Julia returned to her office and found her boss, Jeff Conklin, waiting for her. Jeff said, "I take it by the expression on your face that you just met Samuel Reynolds."

"Yes I did," Julia answered knowing that he was well aware of where she had been. He had told her to go there.

"Any luck getting a beneficiary out of him?" Jeff asked.

"No," Julia said defensively. She was concerned that he would view her failure as an inability to perform her job.

Recognizing her defensiveness for what it was, Jeff said, "I didn't think you'd have any luck. You're the fourth person I've sent to him. I do it every year. Don't take it personally."

"Why did you send me down there?" Julia asked.

Shrugging his shoulders, Jeff answered, "People's lives change over time. Maybe the next time we ask him he will have a beneficiary."

"I don't think his situation will change," Julia replied.

Jeff asked, "Why do you say that?"

"No woman would willingly spend two seconds with him," Julia answered. A hundred different ideas of what he had been thinking while starting at her had passed through her mind since leaving the office where she had met with Samuel. Few of those ideas made her feel comfortable. She was fairly confident that she would have nightmares that night.

Jeff made a dismissive gesture with a hand. He said, "There are a lot of desperate lonely women out there who will overlook a lot of things just to have a person in their lives."

"I disagree," Julia said. "Considering his past, no woman would ever give him a second thought."

Jeff shook his head thinking that he had seen things happen that were far less likely. Changing the subject, he said, "Maria Menendez has made an appointment for you first thing in the morning tomorrow. She's going through a divorce and needs to make some changes in her benefits."

"That shouldn't take long," Julia said. With over two thousand employees at that location it seemed to her that someone was always going through the divorce process. From her perspective it was just a matter of filling out a few forms. The only problem was dealing with the emotions that they demonstrated.

"Make sure that you have a box of tissues on your desk," Jeff said before heading to his office.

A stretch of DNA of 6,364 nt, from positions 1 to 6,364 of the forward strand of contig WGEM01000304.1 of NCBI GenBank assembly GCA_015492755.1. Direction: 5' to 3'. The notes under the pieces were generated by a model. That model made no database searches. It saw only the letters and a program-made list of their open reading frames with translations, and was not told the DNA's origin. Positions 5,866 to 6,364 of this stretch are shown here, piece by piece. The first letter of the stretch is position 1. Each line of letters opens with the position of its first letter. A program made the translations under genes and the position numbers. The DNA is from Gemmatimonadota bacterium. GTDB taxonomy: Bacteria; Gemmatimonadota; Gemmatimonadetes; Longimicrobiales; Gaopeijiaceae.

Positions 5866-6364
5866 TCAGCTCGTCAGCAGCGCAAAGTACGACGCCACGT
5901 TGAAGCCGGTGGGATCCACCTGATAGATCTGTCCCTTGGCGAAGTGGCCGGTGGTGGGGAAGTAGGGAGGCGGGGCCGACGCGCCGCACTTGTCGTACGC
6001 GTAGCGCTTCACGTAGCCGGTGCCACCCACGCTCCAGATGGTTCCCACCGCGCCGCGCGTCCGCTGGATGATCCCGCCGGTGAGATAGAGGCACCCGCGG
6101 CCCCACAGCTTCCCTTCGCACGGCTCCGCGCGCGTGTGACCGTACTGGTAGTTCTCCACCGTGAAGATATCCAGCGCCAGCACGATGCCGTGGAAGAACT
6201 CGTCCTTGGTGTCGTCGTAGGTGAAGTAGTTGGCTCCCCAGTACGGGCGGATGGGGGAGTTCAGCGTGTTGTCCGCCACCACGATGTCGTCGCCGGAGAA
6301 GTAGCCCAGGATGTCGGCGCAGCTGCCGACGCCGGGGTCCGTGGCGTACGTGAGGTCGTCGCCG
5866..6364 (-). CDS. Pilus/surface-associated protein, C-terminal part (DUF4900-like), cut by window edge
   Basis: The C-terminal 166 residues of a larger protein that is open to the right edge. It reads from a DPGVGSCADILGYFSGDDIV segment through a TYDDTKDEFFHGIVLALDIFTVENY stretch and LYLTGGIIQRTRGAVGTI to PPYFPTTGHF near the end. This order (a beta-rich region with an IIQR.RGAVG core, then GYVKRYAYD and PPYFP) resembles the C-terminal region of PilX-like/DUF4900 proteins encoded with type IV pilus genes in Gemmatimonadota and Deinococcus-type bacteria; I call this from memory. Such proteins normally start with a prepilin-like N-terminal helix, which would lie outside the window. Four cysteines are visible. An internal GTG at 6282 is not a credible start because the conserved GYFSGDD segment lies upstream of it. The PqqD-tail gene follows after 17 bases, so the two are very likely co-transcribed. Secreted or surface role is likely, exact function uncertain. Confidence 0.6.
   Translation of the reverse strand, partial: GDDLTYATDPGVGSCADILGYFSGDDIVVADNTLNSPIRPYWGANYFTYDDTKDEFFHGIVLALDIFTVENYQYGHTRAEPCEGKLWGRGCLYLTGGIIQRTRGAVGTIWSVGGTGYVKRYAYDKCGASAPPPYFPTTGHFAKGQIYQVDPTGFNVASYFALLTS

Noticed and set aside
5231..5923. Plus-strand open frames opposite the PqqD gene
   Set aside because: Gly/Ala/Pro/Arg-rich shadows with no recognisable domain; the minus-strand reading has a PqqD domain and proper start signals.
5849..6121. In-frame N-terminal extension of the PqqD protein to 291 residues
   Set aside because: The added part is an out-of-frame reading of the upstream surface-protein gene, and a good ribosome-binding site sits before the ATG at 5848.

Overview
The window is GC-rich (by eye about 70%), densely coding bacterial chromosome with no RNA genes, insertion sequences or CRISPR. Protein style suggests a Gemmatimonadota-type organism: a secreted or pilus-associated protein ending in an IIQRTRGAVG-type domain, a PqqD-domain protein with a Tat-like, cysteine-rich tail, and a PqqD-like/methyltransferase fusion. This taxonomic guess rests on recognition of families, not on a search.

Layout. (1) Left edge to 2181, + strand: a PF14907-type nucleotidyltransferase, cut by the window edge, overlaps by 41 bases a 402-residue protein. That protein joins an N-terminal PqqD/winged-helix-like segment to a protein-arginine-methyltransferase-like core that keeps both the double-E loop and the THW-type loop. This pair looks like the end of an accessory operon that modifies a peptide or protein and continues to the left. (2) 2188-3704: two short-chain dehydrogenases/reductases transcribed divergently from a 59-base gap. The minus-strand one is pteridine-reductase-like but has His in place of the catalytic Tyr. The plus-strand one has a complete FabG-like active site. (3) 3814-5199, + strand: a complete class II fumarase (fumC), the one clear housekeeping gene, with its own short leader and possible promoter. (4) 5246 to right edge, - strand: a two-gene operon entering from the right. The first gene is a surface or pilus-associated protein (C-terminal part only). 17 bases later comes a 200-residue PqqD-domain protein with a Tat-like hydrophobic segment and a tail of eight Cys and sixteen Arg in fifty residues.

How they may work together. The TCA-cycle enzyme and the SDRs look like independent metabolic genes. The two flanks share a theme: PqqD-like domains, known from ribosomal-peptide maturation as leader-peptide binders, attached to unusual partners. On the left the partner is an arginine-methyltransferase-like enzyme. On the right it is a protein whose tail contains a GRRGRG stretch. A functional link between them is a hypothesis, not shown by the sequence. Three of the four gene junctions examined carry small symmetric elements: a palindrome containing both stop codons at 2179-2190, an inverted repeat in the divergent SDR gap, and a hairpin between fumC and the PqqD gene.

Julia watched him leave with a frown on her face. The comment about tissues usually meant the people were going through a very messy divorce. She muttered, "I wonder who was cheating on who."

Reaching her office, she looked out the window at the parking lot. Cars were lined up to get out of the parking lot. It took a half of an hour for the building to empty out and cars to vacate the parking lot. More often than not she was one of the last people to leave the building. Not wanting to be reminded of this afternoon's activities the next day, she picked up Samuel's file. She sighed and put it the filing cabinet. Before shutting the drawer, she muttered, "What kind of man can kill his wife and two kids in cold blood?"

The white pickup truck turned into the parking lot of a run-down apartment complex. At one time the complex had been filled with singles starting out in their careers and young couples starting families. Since then it had become home to low income families with a quarter of the occupants on welfare. The poverty was painfully obvious and one could not look at the complex without feeling depressed.

The three buildings that lined the large central parking lot were over forty years old and showed every day of their age. The battleship gray paint was faded from exposure to the elements. Many of the buildings' windows were missing screens or had screens that were torn. The lawn, filled with weeds and bare patches, needed mowing. Battered toys and bicycles were scattered in front of apartment doors. A few apartments had worn out chairs set up on the small porches or balconies.